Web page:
With the exception of the clashes in the West Bank, all of the recent incidents were in retaliation for rocket fire at Israel, which in turn was in retaliation for Israeli raids on a site in Jerusalem that is sacred to Jews and Muslims during the Passover and Ramadan.

Meanwhile, outbreaks of Palestinian violence against Jewish settlers in the West Bank have emboldened ultranationalist ministers within the Israeli government to demand a more aggressive Israeli response and an expansionist settlement policy. Growing demands on him have placed Netanyahu between his own far-right allies and leaders in the US who are pleading with him to show restraint in the West Bank, where most nations consider Jewish settlement illegal.

Netanyahu Judicial Reform Israel Politics
Judicial reform proposed by Prime Minister Benjamin Netanyahu, the source of weeks of massive, sometimes violent demonstrations.Ohad Zwigenberg/AP

Netanyahu’s government, the most far-right in Israel’s history, has such a slim majority that a few defections threaten to bring it down, a reality that gives disproportionate influence to the most extreme members of his coalition. After three tumultuous months in rule, a new poll by Israel News Channel 13 suggests support for Netanyahu’s Likud party is plummeting, with the party poised to fall far short of a majority in parliament if they were to be held. new elections now.

Historically, however, military conflict and external security threats tend to temper criticism of the government in power, as the US learned after 9/11, in what is known as the «rally around» effect. of the flag». Critics argue that Netanyahu, who has capitalized on his reputation as a defender of Israeli security over decades of political success, is deliberately stoking the conflicts now to distract attention from the domestic morass.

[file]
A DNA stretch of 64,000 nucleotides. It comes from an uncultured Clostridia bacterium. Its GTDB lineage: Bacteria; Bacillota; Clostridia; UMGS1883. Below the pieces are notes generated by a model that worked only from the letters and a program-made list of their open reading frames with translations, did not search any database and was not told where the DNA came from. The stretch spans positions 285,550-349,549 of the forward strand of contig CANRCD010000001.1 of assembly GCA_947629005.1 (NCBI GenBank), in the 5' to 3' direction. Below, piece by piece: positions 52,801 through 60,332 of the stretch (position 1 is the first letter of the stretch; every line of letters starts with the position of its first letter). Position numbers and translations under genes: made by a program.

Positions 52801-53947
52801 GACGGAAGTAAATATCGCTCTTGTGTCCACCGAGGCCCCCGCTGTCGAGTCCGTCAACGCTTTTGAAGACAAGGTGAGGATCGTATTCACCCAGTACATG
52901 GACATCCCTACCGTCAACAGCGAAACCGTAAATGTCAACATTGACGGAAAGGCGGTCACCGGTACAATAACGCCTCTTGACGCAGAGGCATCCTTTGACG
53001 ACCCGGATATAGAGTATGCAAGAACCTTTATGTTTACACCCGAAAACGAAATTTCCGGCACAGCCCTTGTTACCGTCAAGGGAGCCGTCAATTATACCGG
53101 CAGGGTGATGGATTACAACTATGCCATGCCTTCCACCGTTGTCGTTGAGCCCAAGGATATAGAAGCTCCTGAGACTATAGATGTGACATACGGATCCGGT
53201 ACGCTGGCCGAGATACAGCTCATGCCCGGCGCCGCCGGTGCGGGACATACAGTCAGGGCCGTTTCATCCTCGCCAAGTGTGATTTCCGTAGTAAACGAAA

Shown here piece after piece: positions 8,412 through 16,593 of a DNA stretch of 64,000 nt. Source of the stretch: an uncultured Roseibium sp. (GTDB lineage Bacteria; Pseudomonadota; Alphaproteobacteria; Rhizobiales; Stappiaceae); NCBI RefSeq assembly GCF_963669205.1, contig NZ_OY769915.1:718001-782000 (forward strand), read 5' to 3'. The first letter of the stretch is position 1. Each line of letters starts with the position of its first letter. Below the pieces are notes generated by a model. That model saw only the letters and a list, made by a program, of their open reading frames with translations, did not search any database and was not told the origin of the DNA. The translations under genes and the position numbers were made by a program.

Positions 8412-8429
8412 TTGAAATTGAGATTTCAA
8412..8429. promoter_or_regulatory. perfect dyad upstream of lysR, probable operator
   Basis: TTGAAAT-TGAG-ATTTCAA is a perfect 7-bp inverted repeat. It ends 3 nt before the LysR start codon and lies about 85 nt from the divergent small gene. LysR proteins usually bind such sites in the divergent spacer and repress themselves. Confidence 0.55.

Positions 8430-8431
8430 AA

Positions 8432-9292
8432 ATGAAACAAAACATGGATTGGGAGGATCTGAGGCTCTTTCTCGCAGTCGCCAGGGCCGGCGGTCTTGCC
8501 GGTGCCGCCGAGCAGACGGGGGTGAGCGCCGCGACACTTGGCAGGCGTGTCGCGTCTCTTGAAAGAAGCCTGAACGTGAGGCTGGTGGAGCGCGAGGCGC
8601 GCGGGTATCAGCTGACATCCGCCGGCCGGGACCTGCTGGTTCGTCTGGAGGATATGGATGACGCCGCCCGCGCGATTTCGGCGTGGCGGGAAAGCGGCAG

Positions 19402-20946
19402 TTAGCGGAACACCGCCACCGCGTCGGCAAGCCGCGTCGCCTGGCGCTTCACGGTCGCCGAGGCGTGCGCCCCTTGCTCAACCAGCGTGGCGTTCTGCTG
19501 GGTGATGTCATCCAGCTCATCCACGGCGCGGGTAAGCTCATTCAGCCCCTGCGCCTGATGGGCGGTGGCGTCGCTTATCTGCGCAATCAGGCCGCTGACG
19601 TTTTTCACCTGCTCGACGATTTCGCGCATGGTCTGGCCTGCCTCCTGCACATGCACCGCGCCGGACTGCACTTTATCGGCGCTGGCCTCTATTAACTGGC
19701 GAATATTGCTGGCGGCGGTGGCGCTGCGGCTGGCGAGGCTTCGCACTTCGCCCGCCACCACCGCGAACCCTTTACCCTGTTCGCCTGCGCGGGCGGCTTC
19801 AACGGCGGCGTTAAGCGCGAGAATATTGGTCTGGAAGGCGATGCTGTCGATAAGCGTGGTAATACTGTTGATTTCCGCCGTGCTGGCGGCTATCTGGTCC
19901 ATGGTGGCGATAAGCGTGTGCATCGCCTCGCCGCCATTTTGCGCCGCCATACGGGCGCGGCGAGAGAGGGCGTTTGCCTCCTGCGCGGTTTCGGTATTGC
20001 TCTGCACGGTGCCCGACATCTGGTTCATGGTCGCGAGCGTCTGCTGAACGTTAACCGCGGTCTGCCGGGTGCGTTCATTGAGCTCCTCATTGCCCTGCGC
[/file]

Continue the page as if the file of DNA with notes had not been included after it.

“The timing is very good for Netanyahu and his government because it buys them some time,” said Merissa Khurma, who heads the Middle East Program at the Washington-based Wilson Center. «If they can outsource an enemy, that will help them.»

Israeli authorities blamed the rockets fired from Lebanon on Friday on Hamas, the Palestinian group that rules the Gaza Strip and routinely fires at Israel, rather than on any Lebanese-based group whose barely functioning government is in the midst of of its own deep political crisis. . However, the attacks raised a new kind of concern for Israel.

They suggested that Shi’ite Muslim Hezbollah, which controls much of southern Lebanon, is moving ever closer to Hamas, a Sunni group that has not always seen eye to eye with Hezbollah. A publicized meeting between Hamas and Hezbollah leaders in Beirut on Sunday offered further evidence of warmer ties and possible coordination between two groups that have fought wars against Israel in the past.

Militants in Lebanon fired a heavy barrage of rockets into Israel, the Israeli army said, forcing people crossing Israel's northern border to take refuge in bomb shelters, injuring at least two people and escalating regional tensions a day after Israeli police raided Jerusalem's most sensitive holy site.